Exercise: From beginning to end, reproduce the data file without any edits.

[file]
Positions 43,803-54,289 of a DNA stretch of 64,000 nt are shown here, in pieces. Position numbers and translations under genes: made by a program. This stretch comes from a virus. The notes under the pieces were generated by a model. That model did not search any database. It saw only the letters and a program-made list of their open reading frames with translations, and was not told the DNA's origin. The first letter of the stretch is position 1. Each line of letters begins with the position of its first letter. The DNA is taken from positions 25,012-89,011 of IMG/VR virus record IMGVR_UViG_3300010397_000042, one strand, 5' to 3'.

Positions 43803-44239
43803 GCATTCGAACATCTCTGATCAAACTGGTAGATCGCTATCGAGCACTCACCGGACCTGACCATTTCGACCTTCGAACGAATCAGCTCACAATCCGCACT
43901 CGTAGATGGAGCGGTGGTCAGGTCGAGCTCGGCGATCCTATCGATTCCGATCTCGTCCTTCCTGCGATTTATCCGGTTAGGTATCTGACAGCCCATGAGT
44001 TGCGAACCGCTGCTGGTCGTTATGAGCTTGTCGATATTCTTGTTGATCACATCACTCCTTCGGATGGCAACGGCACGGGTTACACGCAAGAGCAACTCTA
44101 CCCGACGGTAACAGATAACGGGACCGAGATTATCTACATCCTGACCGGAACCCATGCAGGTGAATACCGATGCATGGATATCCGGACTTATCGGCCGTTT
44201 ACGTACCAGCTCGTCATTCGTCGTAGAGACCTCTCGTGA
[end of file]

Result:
Positions 43,803-54,289 of a DNA stretch of 64,000 nt are shown here, in pieces. Position numbers and translations under genes: made by a program. This stretch comes from a virus. The notes under the pieces were generated by a model. That model did not search any database. It saw only the letters and a program-made list of their open reading frames with translations, and was not told the DNA's origin. The first letter of the stretch is position 1. Each line of letters begins with the position of its first letter. The DNA is taken from positions 25,012-89,011 of IMG/VR virus record IMGVR_UViG_3300010397_000042, one strand, 5' to 3'.

Positions 43803-44239
43803 GCATTCGAACATCTCTGATCAAACTGGTAGATCGCTATCGAGCACTCACCGGACCTGACCATTTCGACCTTCGAACGAATCAGCTCACAATCCGCACT
43901 CGTAGATGGAGCGGTGGTCAGGTCGAGCTCGGCGATCCTATCGATTCCGATCTCGTCCTTCCTGCGATTTATCCGGTTAGGTATCTGACAGCCCATGAGT
44001 TGCGAACCGCTGCTGGTCGTTATGAGCTTGTCGATATTCTTGTTGATCACATCACTCCTTCGGATGGCAACGGCACGGGTTACACGCAAGAGCAACTCTA
44101 CCCGACGGTAACAGATAACGGGACCGAGATTATCTACATCCTGACCGGAACCCATGCAGGTGAATACCGATGCATGGATATCCGGACTTATCGGCCGTTT
44201 ACGTACCAGCTCGTCATTCGTCGTAGAGACCTCTCGTGA